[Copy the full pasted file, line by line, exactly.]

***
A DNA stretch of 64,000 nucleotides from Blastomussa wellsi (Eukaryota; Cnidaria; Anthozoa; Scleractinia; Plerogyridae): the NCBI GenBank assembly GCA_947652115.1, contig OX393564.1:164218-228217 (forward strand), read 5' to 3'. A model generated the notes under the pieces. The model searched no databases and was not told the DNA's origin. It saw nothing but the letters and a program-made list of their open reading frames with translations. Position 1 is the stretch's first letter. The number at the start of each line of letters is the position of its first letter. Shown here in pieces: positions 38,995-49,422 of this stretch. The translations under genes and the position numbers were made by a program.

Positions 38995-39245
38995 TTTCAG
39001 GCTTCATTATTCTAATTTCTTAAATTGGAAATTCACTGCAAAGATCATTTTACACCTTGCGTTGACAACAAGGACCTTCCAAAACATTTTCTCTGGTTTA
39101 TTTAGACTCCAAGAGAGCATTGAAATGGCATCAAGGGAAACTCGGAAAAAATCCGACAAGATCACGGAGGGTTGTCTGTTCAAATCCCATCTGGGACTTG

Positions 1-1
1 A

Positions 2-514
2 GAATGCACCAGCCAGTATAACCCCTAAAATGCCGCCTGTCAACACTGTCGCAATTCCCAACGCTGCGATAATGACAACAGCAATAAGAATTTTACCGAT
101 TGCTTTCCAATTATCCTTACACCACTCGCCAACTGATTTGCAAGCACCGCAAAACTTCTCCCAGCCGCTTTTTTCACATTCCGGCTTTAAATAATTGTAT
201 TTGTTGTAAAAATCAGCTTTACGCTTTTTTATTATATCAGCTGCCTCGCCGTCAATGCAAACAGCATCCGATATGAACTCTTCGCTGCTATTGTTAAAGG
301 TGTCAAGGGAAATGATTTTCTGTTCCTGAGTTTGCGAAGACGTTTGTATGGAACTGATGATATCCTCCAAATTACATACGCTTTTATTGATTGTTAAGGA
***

A DNA stretch of 64,000 nucleotides from Blastomussa wellsi (Eukaryota; Cnidaria; Anthozoa; Scleractinia; Plerogyridae): the NCBI GenBank assembly GCA_947652115.1, contig OX393564.1:164218-228217 (forward strand), read 5' to 3'. A model generated the notes under the pieces. The model searched no databases and was not told the DNA's origin. It saw nothing but the letters and a program-made list of their open reading frames with translations. Position 1 is the stretch's first letter. The number at the start of each line of letters is the position of its first letter. Shown here in pieces: positions 38,995-49,422 of this stretch. The translations under genes and the position numbers were made by a program.

Positions 38995-39245
38995 TTTCAG
39001 GCTTCATTATTCTAATTTCTTAAATTGGAAATTCACTGCAAAGATCATTTTACACCTTGCGTTGACAACAAGGACCTTCCAAAACATTTTCTCTGGTTTA
39101 TTTAGACTCCAAGAGAGCATTGAAATGGCATCAAGGGAAACTCGGAAAAAATCCGACAAGATCACGGAGGGTTGTCTGTTCAAATCCCATCTGGGACTTG

Positions 1-1
1 A

Positions 2-514
2 GAATGCACCAGCCAGTATAACCCCTAAAATGCCGCCTGTCAACACTGTCGCAATTCCCAACGCTGCGATAATGACAACAGCAATAAGAATTTTACCGAT
101 TGCTTTCCAATTATCCTTACACCACTCGCCAACTGATTTGCAAGCACCGCAAAACTTCTCCCAGCCGCTTTTTTCACATTCCGGCTTTAAATAATTGTAT
201 TTGTTGTAAAAATCAGCTTTACGCTTTTTTATTATATCAGCTGCCTCGCCGTCAATGCAAACAGCATCCGATATGAACTCTTCGCTGCTATTGTTAAAGG
301 TGTCAAGGGAAATGATTTTCTGTTCCTGAGTTTGCGAAGACGTTTGTATGGAACTGATGATATCCTCCAAATTACATACGCTTTTATTGATTGTTAAGGA